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Old January 28, 2010, 02:01 AM   #77
Lost Sheep
Senior Member
Join Date: January 24, 2009
Location: Anchorage Alaska
Posts: 3,340
Shoot the basketball.

The actual center of mass on most human beings is right around hip level. That is simple physics.

The place I have been taught to shoot game animals is "in the basketball". This alludes to the thoracic cavity wherein the lungs, heart, and other organs are located, which, if hit, will bleed profusely and leave a good blood trail to follow and probably result in a swift and relatively humane death. Even if the first shot is not a one-shot kill, shoulder bones or foreleg bones, are sometimes broken, or spine disrupted, resulting in a slow-moving animal or a paralyzed one, for a safe and humane kill shot (or, in the case of a human, cessation of hostilities, medical attention, apprehension and prosecution). The "basketball" refers to the fact that in most deer-sized animals that mass of crucial organs is about the size and shape of a basketball. Shoot for the center of the basketball, and even of you are a bit off, you still hit something worth hitting.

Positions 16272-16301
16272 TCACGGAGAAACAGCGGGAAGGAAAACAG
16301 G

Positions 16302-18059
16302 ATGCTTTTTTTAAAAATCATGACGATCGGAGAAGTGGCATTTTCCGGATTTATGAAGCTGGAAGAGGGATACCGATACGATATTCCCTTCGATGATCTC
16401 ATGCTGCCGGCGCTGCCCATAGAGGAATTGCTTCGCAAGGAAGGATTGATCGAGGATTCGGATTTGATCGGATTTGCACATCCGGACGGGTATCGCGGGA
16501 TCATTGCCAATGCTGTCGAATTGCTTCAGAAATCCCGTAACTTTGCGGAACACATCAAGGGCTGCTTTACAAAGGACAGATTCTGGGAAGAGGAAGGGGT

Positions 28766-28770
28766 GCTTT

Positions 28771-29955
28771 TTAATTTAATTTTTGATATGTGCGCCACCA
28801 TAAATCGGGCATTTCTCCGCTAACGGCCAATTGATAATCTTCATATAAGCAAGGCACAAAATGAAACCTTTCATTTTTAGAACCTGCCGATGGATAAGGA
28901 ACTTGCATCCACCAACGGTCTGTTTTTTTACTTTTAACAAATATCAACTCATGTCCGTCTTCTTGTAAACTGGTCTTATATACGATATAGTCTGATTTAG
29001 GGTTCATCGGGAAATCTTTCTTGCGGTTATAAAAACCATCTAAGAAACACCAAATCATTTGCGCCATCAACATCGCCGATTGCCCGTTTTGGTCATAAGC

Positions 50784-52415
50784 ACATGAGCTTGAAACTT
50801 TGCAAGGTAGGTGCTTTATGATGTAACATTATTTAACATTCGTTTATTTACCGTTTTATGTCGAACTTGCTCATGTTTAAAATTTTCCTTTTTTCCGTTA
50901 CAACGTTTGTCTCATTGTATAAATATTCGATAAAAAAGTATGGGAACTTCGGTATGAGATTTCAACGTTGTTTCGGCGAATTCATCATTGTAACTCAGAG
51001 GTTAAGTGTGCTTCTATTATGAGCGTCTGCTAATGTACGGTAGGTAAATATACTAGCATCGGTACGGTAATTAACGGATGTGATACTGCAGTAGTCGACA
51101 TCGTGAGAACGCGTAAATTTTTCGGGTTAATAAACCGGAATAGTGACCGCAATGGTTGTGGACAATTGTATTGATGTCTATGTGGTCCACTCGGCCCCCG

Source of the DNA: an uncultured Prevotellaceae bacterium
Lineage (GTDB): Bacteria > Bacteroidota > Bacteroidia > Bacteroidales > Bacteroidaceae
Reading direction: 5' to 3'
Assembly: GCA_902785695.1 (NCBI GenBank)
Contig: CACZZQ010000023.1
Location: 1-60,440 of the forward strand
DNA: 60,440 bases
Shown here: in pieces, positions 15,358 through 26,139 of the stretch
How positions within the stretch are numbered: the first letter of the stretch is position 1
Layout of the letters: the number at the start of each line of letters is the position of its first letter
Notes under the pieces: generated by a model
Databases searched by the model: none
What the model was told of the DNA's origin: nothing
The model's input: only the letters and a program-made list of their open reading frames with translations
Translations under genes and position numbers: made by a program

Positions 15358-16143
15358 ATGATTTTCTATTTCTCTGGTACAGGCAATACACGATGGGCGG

If you are facing a human front-on, that "basketball" (more like a flattened soccer ball or oblate spheroid with the short axis pointed straight ahead) is where most of us have been discussing, pretty much right through the sternum, but if you are shooting at a person who is presenting his side to you, or from a low or high angle, you are well advised to picture that interior 3 dimensional mass and shoot for the center of that, not a two-dimensional target superimposed on your opponent.

Does picturing a 3-dimensional target help anyone focus better?

Lost Sheep
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